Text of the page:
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Norbert's Cheese Bytes

Cheese Bytes Spring 2004 - Chef John Folse

Owner of Bittersweet Plantation Dairy in Gonzales, Louisiana

Chef John Folse has to be one of the nicest men we have ever talked to! He is all about old fashioned Southern charm, and his cheeses, from his own Bittersweet Plantation Dairy in Gonzales, Louisiana, are a fine example of America's artisanal cheese renaissance. Gonzales is about midway between Baton Rouge and New Orleans, a seemingly unlikely place to discover an artisanal cheese producer.

Norbert: Tell me about yourself. Iím from New Orleans but I've only been to Gonzales once or twice. What's it like?

Chef John: Well, I built my first restaurant in 1978, called Lafite's Landing, in Donaldsville, Louisiana. It was in an old plantation house which burned to the ground. Six months later, I opened up again in another 200 year old house and we just celebrated our 20th anniversary in 1998. So we've been in the same area for a long time.

N: How'd you get into cheese making?

C.J. : I've written seven cookbooks on Louisiana cooking, and I'm about to publish my eighth, The Encyclopedia of Cajun & Creole Cuisine, which will coincide with my PBS Series Taste of Louisiana. During my research, I discovered that the Europeans who settled in this area had cheese stands in the 1700s and 1800s, and I wondered what happened to this cheese industry.

There wasn't a lot written about it, but each group of people brought their traditions to New Orleans, which became part of the culture of the city. The French brought some French cheese making, and the Germans, too. So, we did what they did, starting with a triple creme style like the French. I hired an LSU graduate and we spent two years in R&D. Then we built a small plant and made some Creole Cream Cheese. Borden was interested in that, which gave me the cash flow to keep on researching. I was excited about what each nation brought to the area and I thought, let's resurrect it, we'll recreate it!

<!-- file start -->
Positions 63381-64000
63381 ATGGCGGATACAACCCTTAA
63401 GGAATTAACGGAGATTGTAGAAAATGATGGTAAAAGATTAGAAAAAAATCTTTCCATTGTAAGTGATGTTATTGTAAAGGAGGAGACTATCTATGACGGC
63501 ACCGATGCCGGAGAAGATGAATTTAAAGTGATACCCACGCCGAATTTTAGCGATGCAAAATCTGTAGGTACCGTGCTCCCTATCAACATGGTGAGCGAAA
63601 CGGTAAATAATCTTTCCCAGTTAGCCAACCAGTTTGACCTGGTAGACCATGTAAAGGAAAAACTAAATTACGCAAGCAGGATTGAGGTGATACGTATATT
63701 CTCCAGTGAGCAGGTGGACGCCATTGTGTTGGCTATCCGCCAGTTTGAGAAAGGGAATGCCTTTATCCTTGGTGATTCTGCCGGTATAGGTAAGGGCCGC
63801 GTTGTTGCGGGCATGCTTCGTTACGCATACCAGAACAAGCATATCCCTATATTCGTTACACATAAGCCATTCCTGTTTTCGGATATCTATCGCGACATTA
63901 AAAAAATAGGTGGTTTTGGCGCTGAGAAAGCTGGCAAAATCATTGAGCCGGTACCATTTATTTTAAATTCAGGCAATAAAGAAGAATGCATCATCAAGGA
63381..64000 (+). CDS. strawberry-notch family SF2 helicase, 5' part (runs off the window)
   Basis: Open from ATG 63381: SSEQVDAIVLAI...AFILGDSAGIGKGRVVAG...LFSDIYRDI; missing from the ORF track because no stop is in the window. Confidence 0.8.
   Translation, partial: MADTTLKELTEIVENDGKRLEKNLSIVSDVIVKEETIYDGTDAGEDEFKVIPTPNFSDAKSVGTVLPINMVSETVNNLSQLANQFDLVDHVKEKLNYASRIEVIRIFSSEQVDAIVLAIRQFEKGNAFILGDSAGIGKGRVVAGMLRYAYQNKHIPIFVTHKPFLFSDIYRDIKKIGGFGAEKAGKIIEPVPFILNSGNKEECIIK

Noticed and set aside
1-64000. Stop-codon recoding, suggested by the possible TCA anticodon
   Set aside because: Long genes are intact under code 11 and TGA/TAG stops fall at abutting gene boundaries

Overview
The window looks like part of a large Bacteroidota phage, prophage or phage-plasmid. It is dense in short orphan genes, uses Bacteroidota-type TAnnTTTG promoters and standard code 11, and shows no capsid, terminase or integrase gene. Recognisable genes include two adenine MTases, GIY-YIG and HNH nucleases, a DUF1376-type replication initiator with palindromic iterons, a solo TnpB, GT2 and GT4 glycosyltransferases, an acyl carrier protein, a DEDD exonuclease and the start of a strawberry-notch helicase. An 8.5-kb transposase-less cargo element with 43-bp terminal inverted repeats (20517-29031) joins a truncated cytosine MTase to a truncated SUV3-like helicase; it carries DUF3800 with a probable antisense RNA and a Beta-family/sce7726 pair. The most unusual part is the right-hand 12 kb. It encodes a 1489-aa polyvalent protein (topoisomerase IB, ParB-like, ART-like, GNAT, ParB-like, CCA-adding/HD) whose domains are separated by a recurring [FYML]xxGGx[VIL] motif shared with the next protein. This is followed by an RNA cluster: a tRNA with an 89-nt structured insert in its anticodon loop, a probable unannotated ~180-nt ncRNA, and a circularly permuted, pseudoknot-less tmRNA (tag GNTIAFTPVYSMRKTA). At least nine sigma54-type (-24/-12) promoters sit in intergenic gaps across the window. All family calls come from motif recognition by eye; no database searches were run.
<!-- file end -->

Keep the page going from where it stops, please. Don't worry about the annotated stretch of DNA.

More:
N: Well done, I might add.

J: I was lucky. Now we are R&D on a cheddar, a blue, and we're about to have a goat cheese.

N: We are very anxious to see that.

J: We are waiting for our first goat milk, which should be in a month or so. We have 200 head of goat outside Baton Rouge and it's going really well. The Triple Cremes are taking off. We have three cheese caves where we can age 1000 wheels at a time. And we are experimenting with a Brie, too.

N: What kind of a goat cheese will it be?

J: I think there is so much fresh chevre and flavored chevre on the market right now, who needs more? So, I thinking of trying a triple creme or a drier aged goat, but we'll see.

N: Any plans for sheep's milk cheese?

J: As much as I would love to, because there's tremendous excitement about sheep's cheeses, no one has sheep within three or four states! A guy came to me recently about opening a goat dairy and I said what about sheep? I've got goat. He's got 500 acres, so he may be my man!

N: Sheep are the most popular cheeses in our store right now.

J: We would be happy to fill that niche!

N: So the obvious question is, when ya'll coming out to Beverly Hills?

J: I am coming out to the West Coast a couple of times this year, to wine country near Seattle, and to Monterey and Carmel. It would be fun to come and do a demo in your store.

N: That would be great! It's been a pleasure. I must tell you that Spago, Water Grill, and Patina have all bought the Bittersweet Triple Creme and have given it rave reviews, love the ash.

J: That's fantastic to know. It's our most popular!

Click here to view the recipe.


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